This is for those Indians (and Pakistanis and Bangladeshis) who want to know about their shared of undivided India history and have a postive frame of mind and want to learn untold history. For those Indians (and Pakistanis and Bangladeshis) who can't see past their ideological blinkers and refuse to see history and cling to a narrow vision of exclusivsm, that is their choice. To be honest, I am surprised that anyone would have a negative viewpoint to what I posted but I guess life is filled with surprises :)
     
  14. Iamanidiot

    Iamanidiot Elite Member Elite Member

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    Ejaz undivided Indian history is not for the faint hearted and honestly partition was a good thing in hind sight.If not what would have happened would be different .We will discuss the specifics in PM's if we want

    Both communities have a very vague idea of each others beliefs Ejaz atleast from what I saw from my observations in Hyderabad
     
  15. Iamanidiot

    Iamanidiot Elite Member Elite Member

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    Ejaz want to know your opinion on the revolt of 1857 from the muslim history point of you it is a very significant event...a very significant event...
     
  16. johnee

    johnee Elite Member Elite Member

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    Like SATA said the supposed veneration of hindu heroes seems to be very superficial...atleast thats the sense one gets from the article.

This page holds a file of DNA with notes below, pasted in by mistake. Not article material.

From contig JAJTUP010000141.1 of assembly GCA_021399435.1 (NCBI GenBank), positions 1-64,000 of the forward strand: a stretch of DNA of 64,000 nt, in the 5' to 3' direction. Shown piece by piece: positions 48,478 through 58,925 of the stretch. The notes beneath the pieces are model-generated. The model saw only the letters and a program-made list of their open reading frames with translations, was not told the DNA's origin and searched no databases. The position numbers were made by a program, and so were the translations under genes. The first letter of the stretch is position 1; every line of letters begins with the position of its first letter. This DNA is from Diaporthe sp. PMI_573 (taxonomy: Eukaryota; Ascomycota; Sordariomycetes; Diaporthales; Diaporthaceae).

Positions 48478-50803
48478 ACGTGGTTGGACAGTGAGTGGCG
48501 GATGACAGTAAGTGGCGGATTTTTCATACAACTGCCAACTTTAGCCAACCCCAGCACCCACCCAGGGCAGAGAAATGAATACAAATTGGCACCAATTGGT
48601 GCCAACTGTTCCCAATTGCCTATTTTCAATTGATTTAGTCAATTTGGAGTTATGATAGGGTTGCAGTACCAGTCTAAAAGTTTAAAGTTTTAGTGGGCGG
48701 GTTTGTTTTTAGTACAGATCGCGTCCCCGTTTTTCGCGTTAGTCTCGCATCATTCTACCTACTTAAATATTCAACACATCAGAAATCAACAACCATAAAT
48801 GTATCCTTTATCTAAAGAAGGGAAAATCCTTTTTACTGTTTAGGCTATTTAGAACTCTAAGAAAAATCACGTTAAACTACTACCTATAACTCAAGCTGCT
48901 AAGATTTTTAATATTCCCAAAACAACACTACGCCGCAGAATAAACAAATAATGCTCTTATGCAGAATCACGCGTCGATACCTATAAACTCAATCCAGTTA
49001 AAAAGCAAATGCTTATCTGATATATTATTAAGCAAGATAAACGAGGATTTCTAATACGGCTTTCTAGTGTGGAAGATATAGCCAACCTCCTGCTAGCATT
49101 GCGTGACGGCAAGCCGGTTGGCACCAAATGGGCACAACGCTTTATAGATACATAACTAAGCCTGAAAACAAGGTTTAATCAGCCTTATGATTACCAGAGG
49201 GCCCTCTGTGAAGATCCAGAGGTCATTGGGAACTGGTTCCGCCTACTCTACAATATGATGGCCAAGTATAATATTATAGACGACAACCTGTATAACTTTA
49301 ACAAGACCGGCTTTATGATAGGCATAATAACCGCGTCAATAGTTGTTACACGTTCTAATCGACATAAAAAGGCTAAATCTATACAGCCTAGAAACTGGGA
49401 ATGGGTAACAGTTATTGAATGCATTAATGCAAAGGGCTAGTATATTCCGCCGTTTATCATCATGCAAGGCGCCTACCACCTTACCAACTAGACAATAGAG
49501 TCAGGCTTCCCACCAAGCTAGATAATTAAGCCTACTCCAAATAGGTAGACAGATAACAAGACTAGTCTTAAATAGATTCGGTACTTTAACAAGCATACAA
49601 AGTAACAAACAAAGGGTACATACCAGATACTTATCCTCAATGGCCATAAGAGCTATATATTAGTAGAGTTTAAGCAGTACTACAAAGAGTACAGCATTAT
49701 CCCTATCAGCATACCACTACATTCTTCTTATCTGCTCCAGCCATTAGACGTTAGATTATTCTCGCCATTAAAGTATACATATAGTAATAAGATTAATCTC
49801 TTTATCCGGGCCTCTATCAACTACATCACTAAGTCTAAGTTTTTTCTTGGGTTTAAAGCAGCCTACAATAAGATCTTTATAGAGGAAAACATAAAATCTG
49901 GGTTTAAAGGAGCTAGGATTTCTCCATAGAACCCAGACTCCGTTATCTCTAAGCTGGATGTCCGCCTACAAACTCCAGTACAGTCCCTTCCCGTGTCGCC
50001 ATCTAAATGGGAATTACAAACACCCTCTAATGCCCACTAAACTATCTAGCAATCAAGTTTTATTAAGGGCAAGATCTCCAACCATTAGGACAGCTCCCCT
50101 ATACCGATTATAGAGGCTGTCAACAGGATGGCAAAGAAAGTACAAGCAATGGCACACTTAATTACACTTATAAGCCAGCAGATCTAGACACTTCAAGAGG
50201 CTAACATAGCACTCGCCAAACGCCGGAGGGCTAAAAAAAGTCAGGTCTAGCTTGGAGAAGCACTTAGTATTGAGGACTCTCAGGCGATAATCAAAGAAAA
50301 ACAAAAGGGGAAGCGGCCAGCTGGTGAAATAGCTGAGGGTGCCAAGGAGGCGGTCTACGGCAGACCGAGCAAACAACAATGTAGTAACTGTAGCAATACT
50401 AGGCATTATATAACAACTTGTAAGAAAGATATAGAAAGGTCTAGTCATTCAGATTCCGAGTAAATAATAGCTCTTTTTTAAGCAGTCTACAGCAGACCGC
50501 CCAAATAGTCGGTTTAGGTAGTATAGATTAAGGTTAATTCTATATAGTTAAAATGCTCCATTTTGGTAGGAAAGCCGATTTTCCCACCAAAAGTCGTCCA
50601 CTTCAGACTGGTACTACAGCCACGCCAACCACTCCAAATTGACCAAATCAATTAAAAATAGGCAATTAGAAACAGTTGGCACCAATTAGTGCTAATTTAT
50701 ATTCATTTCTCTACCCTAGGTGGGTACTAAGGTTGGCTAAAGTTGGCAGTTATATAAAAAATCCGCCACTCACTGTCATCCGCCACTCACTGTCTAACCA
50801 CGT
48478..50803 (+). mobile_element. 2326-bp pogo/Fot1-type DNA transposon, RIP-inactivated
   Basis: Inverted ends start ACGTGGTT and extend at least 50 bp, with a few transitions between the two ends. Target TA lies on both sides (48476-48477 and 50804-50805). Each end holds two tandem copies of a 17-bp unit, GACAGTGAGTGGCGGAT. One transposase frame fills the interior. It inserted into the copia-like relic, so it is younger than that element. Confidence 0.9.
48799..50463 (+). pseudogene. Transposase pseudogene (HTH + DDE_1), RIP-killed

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  17. Iamanidiot

    Iamanidiot Elite Member Elite Member

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    rcscwc do not get the quran into this thing.Quran is not the thing here .The book was compiled for the socio-economic CONDITIONS OF THE 7 TH Century and its very good book for that period
     
  18. johnee

    johnee Elite Member Elite Member

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    I think you are making blasphemous comments. Its better to consider the views of muslims before making such sweeping comments.
     
  19. Iamanidiot

    Iamanidiot Elite Member Elite Member

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    Iam telling rcswc to shut up.bringing Religious scriptures into a discussion with superficial knowledge about them makes the discussion toxic
     
  20. johnee

    johnee Elite Member Elite Member

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    Who decides whose knowledge is superficial?!! Anyway, its upto you, what you want to say. I am only saying that dont hurt the religious sentiments by calling the Quran as book suitable for 7th century. Such posts can get this thread locked.
     
  21. rcscwc

    rcscwc Tihar Jail Banned

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    If our constitution is the will of muslims, why such a constitution cannot be be seen in any other muslim country? Constitution is the WILL of Hindus.

    You talk of Ashok. Nowhere is it alleged that he waged a religious war on Kalinga, or massacred prisoners or enslaved women and children. But all these were done by the the muslim invaders.